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Catholics take stock of ever rising challenges
Poor attendance and lack of youth appeal are chief concernsDhaka archbishop Patrick Dâ€™Rozario speaks at the meeting yesterday
- November 9, 2012
Lack of interest in the Church and catechism, dwindling attendance, and a crisis of marital life were among the chief concerns cited by delegates in the meeting at Holy Rosary Church in Tejgaon.
â€śMany Catholics â€“ especially in urban areas â€“ donâ€™t attend Sunday Mass after office hours. Many parents donâ€™t encourage their children to go to church. Today, Catholic families donâ€™t have time for Mass and evening prayers, which is creating a vacuum in their moral life,â€ť said Koruna Gomes, a housewife from Dhaka who attended the meeting.
She added that if this trend continues, the coming generations of Catholics could turn out to be â€śnon-practising.â€ť
Cornelius Costa, 27, said young Catholics in particularÂ face multiple challenges.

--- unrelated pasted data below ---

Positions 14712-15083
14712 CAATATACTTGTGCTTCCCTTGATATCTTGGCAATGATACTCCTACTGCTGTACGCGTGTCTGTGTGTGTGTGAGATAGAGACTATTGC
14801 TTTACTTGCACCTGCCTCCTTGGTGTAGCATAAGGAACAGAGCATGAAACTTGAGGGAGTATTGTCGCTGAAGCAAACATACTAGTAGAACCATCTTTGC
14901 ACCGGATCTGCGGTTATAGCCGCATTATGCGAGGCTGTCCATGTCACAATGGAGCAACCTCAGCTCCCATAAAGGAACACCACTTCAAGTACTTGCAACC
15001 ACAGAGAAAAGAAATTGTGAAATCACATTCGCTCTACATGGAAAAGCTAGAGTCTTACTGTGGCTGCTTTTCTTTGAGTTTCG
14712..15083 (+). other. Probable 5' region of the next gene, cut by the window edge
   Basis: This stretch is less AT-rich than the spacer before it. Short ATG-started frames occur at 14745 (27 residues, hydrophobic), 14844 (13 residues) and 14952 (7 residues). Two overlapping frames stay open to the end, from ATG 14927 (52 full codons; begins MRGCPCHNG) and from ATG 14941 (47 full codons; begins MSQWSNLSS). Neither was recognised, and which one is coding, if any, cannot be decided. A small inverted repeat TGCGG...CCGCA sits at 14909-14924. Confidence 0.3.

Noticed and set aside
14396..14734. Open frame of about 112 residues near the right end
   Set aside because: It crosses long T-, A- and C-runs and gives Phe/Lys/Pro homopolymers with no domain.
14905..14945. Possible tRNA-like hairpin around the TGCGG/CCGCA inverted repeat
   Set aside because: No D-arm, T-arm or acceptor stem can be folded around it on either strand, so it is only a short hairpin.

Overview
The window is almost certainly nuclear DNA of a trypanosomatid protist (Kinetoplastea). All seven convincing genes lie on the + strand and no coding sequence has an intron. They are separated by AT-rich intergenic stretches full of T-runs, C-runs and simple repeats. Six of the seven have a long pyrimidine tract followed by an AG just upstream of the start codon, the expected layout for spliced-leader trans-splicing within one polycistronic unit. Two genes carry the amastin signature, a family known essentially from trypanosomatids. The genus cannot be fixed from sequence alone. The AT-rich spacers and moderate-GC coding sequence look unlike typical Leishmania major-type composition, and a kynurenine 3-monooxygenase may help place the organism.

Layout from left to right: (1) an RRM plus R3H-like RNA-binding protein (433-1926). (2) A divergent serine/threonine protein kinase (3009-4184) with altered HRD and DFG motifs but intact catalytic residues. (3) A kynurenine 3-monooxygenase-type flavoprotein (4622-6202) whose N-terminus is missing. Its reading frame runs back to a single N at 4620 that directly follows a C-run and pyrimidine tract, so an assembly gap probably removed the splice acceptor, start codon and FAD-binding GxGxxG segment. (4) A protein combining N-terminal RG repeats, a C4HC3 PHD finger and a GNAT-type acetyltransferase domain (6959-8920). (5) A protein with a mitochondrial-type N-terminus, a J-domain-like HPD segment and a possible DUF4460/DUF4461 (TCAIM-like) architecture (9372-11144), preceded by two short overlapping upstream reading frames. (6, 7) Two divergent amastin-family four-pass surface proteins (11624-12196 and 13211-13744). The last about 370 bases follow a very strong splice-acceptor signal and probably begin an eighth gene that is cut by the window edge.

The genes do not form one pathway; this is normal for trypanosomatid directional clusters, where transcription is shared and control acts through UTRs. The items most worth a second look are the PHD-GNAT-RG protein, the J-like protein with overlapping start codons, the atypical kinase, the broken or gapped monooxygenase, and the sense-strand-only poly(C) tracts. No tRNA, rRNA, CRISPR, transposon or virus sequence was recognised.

â€śIt is true that young people are losing their heart for the Church because either they are too attached to modern ways of life or they donâ€™t like a particular priest or sermon delivered during homily,â€ť he said.
Father Tapan Dâ€™Rozario, a parish priest and professor of world religion and culture at Dhaka University, said despite its best efforts the Church is failing to attract younger people.
â€śThere are many Church activities and trainings all year round, but they are fruitless. Our church and families are failing to play their role in enlightening lives of the younger generation,â€ť the priest said.
Joseph Rozario, 51, a Catholic schoolteacher, said Church activities are still dominated by clergy and religious, and that laypeople have little say or opportunity for leadership.
â€śIn most Church activities, laypeople are usually participants; very few have organizing roles. Unless more lay involvement is ensured, the Church is not going to prosper.â€ť
Dhaka archdiocese charts course